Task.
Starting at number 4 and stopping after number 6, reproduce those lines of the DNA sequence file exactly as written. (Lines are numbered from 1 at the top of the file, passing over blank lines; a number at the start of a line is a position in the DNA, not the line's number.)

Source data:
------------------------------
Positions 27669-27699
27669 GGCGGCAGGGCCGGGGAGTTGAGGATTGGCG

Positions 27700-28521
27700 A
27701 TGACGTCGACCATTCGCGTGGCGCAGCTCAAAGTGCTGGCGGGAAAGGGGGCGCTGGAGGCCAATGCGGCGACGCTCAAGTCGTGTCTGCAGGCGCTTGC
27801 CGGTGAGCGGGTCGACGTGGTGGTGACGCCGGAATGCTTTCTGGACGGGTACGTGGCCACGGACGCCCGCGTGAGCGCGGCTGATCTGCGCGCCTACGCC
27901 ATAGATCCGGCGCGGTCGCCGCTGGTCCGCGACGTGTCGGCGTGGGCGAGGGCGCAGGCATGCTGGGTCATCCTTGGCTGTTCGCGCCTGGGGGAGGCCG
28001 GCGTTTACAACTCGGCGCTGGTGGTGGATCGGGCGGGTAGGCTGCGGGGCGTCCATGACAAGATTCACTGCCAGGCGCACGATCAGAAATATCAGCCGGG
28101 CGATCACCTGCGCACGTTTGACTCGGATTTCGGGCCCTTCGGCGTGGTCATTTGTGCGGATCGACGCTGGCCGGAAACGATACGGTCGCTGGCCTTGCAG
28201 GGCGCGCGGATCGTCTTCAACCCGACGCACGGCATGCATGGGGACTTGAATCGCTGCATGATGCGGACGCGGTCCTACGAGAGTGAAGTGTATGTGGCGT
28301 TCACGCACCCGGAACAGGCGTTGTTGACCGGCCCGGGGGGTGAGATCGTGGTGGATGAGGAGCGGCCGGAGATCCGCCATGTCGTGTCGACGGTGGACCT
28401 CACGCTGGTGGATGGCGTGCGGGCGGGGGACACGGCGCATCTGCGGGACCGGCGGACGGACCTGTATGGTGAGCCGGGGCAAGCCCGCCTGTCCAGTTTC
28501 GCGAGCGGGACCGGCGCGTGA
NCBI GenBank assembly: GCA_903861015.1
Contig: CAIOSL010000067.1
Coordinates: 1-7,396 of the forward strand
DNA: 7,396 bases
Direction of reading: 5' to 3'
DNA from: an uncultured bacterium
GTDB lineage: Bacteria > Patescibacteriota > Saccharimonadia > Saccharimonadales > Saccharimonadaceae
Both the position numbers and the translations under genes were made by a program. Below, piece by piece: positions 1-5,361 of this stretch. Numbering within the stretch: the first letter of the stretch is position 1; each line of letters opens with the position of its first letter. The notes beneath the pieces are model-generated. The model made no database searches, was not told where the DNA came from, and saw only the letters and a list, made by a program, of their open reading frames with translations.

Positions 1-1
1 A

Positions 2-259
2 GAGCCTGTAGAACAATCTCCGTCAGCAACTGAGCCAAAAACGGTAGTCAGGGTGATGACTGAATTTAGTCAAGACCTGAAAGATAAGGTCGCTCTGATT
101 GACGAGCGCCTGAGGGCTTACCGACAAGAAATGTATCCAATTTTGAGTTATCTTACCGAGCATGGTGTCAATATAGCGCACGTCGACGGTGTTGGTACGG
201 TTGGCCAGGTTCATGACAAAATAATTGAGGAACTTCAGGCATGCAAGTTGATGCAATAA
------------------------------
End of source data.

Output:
27700 A
27701 TGACGTCGACCATTCGCGTGGCGCAGCTCAAAGTGCTGGCGGGAAAGGGGGCGCTGGAGGCCAATGCGGCGACGCTCAAGTCGTGTCTGCAGGCGCTTGC
27801 CGGTGAGCGGGTCGACGTGGTGGTGACGCCGGAATGCTTTCTGGACGGGTACGTGGCCACGGACGCCCGCGTGAGCGCGGCTGATCTGCGCGCCTACGCC